I recently enjoyed an annual migration of sorts. It’s a spectacle unique to farm country, and it lasts throughout the summer months. It’s a time when field work has slowed, and farmers can take a bit of a break to enjoy the event with family and friends. No, it’s not a movement of birds or four-legged animals but a procession of wheeled beasts from the field. They show up at Fourth of July parades, county fairs and farm expos — caravans of tractors, every variety, chugging down the streets or on display. They represent years past and even offer a glimpse into the future.
The debates about which ones are the best heat up, too. Which color? Red or Green? Most people know Illinois is the birthplace of John Deere’s brand, where in 1837, the entrepreneur developed a new style of plow that could cut through tough prairie sod. It’s just one of many innovations farmers came up with to simplify day-to-day tasks.
Go figure, but I’m not quite in the mainstream when it comes to tractor brands. There’s a special place in my heart for the golden yellow of a Minneapolis-Moline. This company also has roots in Illinois, but you’re more likely to see these tractors in parades and at expos than farm fields anymore. I came by my preference through my father. After returning home from serving in World War II, my dad found work as a blacksmith apprentice in the tiny town of Geff, Ill.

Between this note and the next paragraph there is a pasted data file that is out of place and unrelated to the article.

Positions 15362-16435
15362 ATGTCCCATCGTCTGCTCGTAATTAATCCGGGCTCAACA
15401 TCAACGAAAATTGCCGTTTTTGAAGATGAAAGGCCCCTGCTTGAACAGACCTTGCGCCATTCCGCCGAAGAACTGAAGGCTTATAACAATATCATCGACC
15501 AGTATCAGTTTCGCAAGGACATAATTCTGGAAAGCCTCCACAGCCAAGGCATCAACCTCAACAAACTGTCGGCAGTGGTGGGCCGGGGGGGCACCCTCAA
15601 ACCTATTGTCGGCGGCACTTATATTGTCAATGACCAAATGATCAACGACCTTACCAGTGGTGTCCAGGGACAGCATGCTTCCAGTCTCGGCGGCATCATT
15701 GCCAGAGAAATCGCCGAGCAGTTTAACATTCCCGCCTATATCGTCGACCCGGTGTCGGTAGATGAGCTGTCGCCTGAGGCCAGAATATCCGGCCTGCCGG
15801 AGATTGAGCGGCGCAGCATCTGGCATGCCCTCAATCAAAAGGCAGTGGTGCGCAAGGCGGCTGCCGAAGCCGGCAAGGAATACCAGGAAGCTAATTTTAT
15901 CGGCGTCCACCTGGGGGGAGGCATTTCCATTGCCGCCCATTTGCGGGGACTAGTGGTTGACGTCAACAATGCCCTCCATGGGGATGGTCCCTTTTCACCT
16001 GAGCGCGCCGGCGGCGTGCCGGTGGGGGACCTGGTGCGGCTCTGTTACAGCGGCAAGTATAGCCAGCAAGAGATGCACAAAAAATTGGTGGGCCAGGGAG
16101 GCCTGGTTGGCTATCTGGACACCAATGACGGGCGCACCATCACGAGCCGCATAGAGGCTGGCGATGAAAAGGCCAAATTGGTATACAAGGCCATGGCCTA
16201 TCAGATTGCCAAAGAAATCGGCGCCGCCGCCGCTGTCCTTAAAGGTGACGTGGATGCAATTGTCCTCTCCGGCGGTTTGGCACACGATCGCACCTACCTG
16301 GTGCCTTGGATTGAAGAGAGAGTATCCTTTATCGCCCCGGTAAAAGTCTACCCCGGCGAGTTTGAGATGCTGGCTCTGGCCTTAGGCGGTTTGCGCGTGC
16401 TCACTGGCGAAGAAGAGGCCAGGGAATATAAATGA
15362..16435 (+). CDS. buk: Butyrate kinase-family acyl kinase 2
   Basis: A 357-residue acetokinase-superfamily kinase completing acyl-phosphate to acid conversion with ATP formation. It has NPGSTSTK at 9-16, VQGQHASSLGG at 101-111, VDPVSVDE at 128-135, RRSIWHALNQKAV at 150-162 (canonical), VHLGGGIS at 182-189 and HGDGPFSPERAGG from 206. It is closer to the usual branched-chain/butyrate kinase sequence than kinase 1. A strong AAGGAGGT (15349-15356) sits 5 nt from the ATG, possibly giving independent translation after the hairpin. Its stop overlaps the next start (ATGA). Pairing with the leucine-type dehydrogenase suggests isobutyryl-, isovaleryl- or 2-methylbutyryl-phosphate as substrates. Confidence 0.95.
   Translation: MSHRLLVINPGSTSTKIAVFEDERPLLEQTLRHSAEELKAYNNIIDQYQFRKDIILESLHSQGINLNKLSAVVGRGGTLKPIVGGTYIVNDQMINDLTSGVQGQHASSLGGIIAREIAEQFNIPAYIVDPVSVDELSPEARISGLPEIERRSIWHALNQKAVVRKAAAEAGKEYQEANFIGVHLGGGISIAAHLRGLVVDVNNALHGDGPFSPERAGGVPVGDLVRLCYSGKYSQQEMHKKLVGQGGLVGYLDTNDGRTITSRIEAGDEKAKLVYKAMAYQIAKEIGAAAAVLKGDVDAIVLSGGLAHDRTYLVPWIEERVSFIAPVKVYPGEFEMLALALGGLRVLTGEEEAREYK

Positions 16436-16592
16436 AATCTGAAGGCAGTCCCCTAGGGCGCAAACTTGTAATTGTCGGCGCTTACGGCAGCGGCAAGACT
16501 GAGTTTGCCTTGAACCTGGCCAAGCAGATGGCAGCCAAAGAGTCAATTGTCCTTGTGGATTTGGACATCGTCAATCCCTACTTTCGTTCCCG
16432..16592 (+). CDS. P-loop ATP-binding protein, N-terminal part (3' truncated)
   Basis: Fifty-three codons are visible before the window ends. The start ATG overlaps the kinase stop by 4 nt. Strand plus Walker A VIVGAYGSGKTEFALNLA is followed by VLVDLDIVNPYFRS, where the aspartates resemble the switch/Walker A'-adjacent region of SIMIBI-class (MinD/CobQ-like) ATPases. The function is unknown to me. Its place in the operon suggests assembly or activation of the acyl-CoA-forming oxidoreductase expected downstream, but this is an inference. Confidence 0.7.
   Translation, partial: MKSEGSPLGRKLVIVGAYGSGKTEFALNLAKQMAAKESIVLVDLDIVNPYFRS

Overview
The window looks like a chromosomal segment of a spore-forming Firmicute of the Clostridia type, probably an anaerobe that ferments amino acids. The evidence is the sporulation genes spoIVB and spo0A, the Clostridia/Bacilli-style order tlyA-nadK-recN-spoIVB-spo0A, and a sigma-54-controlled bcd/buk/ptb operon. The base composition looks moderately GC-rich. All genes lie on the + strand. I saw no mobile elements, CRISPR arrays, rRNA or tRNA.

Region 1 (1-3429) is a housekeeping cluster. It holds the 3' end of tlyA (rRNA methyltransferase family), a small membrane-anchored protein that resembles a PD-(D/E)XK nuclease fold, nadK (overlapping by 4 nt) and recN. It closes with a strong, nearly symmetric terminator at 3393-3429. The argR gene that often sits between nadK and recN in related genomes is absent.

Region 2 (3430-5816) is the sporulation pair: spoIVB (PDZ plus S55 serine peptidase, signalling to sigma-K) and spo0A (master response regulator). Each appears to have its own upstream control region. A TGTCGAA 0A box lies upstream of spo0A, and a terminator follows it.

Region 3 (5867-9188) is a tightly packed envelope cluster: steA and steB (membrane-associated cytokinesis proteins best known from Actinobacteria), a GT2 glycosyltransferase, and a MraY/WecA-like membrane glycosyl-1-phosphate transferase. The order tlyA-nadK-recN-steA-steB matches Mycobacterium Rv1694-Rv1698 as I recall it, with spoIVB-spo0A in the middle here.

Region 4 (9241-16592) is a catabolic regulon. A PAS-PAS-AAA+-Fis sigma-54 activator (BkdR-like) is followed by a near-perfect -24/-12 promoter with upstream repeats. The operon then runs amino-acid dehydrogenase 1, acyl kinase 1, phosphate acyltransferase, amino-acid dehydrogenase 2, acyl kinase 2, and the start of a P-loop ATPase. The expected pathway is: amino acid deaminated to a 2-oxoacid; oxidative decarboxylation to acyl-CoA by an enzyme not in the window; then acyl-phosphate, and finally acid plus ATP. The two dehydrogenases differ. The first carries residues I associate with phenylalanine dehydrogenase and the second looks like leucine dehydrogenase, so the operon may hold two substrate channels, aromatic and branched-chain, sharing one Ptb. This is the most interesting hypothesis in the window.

He was a good welder and repaired farm machinery at a time when much of it was still horse-drawn. He also made a lot of horseshoes, but he told me shoeing horses was the least favorite part of smithing for him. Times were changing. Even in Geff, horses were on their way out, and mechanization was on the way in. It was a natural progression for my dad to strike out on his own in the implement business. He moved to Mill Shoals and set up shop there. That all happened before I was born, but it set the stage for having MM yellow in my blood.
The first tractor I learned to drive was a Jet Star model, a small utility tractor with a wide front end. Ours was equipped with a front-end loader. The workhorse for the field was a narrow front-end 445 model. We also had a G6 that ran on LP, and had huge concrete weights in the rear rims and a dozer blade out front. I also remember getting to drive a big G1000 and a brand-new articulating four-wheel-drive T1600.
Dad was one of the area’s early adopters of no-till. He used his welding skills to modify field implements pulled by these Molines. He got out of the business as MM was purchased by White. I was still pretty young and I’m certainly not an expert on farm machinery, so forgive me if I have some of the models wrong — I’m just going from memory, and Dad’s not around anymore to set me straight.
Seeing these tractors from years gone by, still running the roads and demonstrating their prowess in the field, sure does bring back a lot of memories for me. I can only imagine what it does for those who spent hours upon hours operating and maintaining these machines that revolutionized farming. Then when I see today’s versions, I’m also in awe when I realize how far we’ve come and where we still have to go. What a fantastic migration of man and machines through time.
Dozier is the Illinois state conservationist. Direct comments or questions to email@example.com.